Lorcan Lovett heads to Quest, a special festival outside of Hanoi that’s getting bigger by the year.

Quest would stand out anywhere in the world, but the fact it’s in Vietnam makes it truly unique.

The three-day festival has struck a fine balance between arty curiosities, nature, and that throbbing electro music that ties us all together.

It’s the only Western-tilted event to take advantage of some of the North’s inspiring landscape, surrounded by Dong Mo lake and beyond that Ba Vi mountain range, just over an hour from Hanoi.

We travelled there Friday night, fairly sure we’d made some profoundly wrong turn as our motorbike slipped through the muddy curves of a rough path flanked by forest.

Suddenly the drone of insects was replaced by deep thuds and light burst through thick branches, casting flickering shapes onto the black canvas of water around us.

English teachers from Hanoi, who along with their Saigon counterparts made up the rump of revelers, crawled out of a taxi in front on to Son Tinh camp. The spit of land would host 2000 people raving to over 30 DJs and 10 bands across three stages in Quest’s fifth and biggest year yet.

We dropped our bags and blankets at the stilted Longhouse where an artist painted a giant, psychedelic octopus with an all-seeing eye. It set the tone.

Nearby, people were bouldering over the adventure playground that overlooked the main stage, which adopted this year’s monster theme in name and style.

Quest has its own money that’s used for drinks and foods. A plastic glass cost VND 10,000 to discourage waste and boost revenue – charging your phone also costs for the same reasons.

But it’s by no means an avaricious machine. Tickets are reasonably priced at VND 900,000 for three days (VND 200,000 cheaper for early birds) and VND 500,000 for a day.

All the beers are provided, and a good portion drank, by the local community. The security also comes from the area. We chugged down a couple of 333s at VND 30,000 a pop and strolled down to the pre-pitched tent site.

Within an hour you can easily visit every venue. Eerie Altar for hidden, late-night disco gems, Rec Room for acoustic, Cinema for, well, you guessed it, and Quest Embassy for dance, dance, and dance.

Back at the main stage, Hanoi New Traditional Music Group smashed their way through the opening ceremony with a combination of traditional Vietnamese string instruments and dubstep. I’ve since scoured the Internet for them, but to no avail. Someone please help.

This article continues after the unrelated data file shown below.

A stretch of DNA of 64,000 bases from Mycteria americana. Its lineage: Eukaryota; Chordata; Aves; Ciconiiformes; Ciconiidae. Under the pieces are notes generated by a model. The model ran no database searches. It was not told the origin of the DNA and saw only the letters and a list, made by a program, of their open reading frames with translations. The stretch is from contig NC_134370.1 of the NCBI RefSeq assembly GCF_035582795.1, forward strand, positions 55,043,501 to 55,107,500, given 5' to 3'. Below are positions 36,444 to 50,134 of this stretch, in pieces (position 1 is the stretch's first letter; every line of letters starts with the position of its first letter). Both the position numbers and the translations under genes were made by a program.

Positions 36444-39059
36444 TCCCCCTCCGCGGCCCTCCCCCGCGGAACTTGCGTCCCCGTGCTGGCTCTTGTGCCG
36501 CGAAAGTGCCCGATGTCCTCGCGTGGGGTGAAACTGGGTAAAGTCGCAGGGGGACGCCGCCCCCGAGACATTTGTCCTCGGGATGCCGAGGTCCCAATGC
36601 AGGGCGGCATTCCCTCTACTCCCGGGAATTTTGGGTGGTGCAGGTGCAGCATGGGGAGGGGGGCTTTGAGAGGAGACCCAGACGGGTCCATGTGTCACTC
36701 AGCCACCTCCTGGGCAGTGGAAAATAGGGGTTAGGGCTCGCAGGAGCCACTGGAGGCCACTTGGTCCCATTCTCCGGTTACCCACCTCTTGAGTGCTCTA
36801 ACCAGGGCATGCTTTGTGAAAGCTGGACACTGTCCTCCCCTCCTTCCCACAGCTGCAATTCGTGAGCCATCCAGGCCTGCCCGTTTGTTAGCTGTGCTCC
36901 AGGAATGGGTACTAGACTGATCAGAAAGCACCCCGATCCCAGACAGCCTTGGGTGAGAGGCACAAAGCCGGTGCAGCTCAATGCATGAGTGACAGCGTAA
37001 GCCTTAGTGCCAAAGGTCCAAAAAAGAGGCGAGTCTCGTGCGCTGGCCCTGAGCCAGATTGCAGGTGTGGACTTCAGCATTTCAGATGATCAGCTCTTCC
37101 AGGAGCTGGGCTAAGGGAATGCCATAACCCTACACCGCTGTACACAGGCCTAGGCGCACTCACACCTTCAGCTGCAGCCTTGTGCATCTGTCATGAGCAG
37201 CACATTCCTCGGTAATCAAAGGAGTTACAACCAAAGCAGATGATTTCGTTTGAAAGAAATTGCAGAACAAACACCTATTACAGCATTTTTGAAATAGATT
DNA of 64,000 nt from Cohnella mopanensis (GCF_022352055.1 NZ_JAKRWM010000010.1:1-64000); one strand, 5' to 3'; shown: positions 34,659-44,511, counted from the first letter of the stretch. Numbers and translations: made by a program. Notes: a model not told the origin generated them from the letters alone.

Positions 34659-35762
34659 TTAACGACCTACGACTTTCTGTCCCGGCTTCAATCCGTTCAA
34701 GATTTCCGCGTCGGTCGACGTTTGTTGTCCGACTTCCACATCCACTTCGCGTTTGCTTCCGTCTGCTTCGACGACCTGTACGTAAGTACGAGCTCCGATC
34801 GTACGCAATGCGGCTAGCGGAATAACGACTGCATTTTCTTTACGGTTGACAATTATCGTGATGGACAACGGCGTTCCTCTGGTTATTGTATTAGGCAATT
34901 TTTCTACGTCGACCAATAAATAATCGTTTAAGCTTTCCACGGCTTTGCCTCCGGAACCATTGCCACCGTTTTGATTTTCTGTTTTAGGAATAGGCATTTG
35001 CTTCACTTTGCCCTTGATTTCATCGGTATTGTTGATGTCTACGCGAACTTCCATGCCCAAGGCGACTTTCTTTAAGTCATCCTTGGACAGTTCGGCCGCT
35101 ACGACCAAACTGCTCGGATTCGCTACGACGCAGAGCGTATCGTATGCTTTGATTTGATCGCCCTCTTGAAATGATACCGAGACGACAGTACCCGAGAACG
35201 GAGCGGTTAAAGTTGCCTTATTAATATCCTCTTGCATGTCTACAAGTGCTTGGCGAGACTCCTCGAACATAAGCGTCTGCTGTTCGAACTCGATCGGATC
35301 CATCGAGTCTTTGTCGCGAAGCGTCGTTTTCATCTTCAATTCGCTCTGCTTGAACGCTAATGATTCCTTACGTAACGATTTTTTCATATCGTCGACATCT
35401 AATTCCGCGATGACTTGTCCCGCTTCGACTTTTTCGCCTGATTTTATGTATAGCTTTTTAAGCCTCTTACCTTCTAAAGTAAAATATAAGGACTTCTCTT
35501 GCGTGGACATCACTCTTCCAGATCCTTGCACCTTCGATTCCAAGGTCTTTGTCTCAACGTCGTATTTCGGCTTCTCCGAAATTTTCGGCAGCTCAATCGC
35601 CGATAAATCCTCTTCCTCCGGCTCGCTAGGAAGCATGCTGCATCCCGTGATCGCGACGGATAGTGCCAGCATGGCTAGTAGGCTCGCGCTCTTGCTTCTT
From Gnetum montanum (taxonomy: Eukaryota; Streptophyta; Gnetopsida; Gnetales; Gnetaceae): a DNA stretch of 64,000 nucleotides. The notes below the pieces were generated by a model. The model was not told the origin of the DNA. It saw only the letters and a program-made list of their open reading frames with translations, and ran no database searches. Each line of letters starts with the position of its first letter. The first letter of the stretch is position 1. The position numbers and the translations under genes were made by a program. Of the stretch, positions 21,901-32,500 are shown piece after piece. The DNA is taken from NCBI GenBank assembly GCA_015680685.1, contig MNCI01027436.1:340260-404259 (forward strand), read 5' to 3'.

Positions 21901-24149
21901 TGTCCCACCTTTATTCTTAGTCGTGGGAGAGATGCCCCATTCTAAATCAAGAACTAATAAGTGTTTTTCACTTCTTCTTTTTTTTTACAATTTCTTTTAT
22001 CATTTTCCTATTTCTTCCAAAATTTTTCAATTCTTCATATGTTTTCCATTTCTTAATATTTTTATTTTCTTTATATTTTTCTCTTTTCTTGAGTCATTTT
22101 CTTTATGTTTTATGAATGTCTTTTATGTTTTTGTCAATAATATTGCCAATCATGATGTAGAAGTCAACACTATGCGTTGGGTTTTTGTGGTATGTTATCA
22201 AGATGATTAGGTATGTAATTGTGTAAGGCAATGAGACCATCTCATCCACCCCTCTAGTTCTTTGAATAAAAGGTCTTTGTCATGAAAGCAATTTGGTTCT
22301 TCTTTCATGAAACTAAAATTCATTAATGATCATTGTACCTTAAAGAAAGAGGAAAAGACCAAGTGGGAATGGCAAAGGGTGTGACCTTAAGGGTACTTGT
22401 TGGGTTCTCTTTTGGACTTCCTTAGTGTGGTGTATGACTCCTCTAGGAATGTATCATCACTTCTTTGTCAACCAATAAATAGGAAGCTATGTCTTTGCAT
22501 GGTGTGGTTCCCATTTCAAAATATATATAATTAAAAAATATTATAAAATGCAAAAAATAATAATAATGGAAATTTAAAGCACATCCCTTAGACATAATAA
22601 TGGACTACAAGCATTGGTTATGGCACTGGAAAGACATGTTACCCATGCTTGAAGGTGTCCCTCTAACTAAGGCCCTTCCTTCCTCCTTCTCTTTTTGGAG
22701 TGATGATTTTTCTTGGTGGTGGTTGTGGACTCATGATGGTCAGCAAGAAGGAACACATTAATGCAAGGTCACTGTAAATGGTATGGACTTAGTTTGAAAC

I’ve met you before
Orbs of yellow, blue and ketchup red glimmered across the lake from Monster Stage to three wooden decks. There we shuffled for hours to synth and pounding bass among a large crowd whose faces would become familiar over the next two days.

Quest is intimate, even after increasing tenfold over the past four years, and goers still leave with a shared, impressed experience. Staff said the maximum capacity of around 3000 was a safety cap for the cozy atmosphere. It’s likely to reach that level next year.

Stagehands, artists, locals, peddlers and ticket holders mixed happily together – no egos, no trouble. Only a few bemused looks from the Vietnamese women behind the food stalls. Their gawps became more pronounced in the early morning when a crew of convincing zombies stared vacantly at the noodles.

The prevailing strand of celebration and inclusion was welcome on Saturday noon. We went for a swim before heading straight back to Quest Embassy. After a quick wake-up dance, there were workshops to enjoy.

Smart art
There’s a strong chance someone who would usually teach verb tense in a sweaty Saigon classroom returned from Quest a fire juggler.

Among the boundless opportunities to gain new skills were massage lessons, yoga, word slams, and an army of circus performers jumping about the place.

Traditional Vietnamese musician Vu Nhat Tan shared his knowledge, one of the many Vietnamese artists and guests who joined the festivities.   

In the tone of offbeat Western festivals, art projects were scattered around the site. A dangling circle of photographs displaying images from faraway countries, neon rectangles hanging from trees, and a bamboo ship-like structure were all intrigues.

The latter’s creator said the local workers were at first puzzled as to why they needed to build a purposeless object. However, he said, they soon became fervent about the construction. It must have been a full circle of emotions to see it set alight Burning Man style on the Sunday evening.

Kid rock
On meanders through the camp there were enough creative diversions to pique interest without feeling like you were trapped in an art gallery, but perhaps the star of the show was a little pied goat.

Bouncing between impromptu theatre and disheveled monsters, the ballsy kid was most definitely real and not a collective hallucination. It joined the dwindling crowd on Sunday evening as they watched a spirited performance from Saigon-based Space//Panther, an indie electro outfit with potential to hit the big time. They’re returning to their native US soon, so we’ll see.

With the Bloody Maries dried up and the goat standing forlornly in the third bout of rain, it was time to leave.

The festival is beginning to get name checked in international publications while expats in Vietnam’s big cities have it stamped in their diaries.

Its next big challenge is to balance its rocketing popularity with the congenial spirit that created its success. I’ll most definitely be returning to find out if it’s achieved this.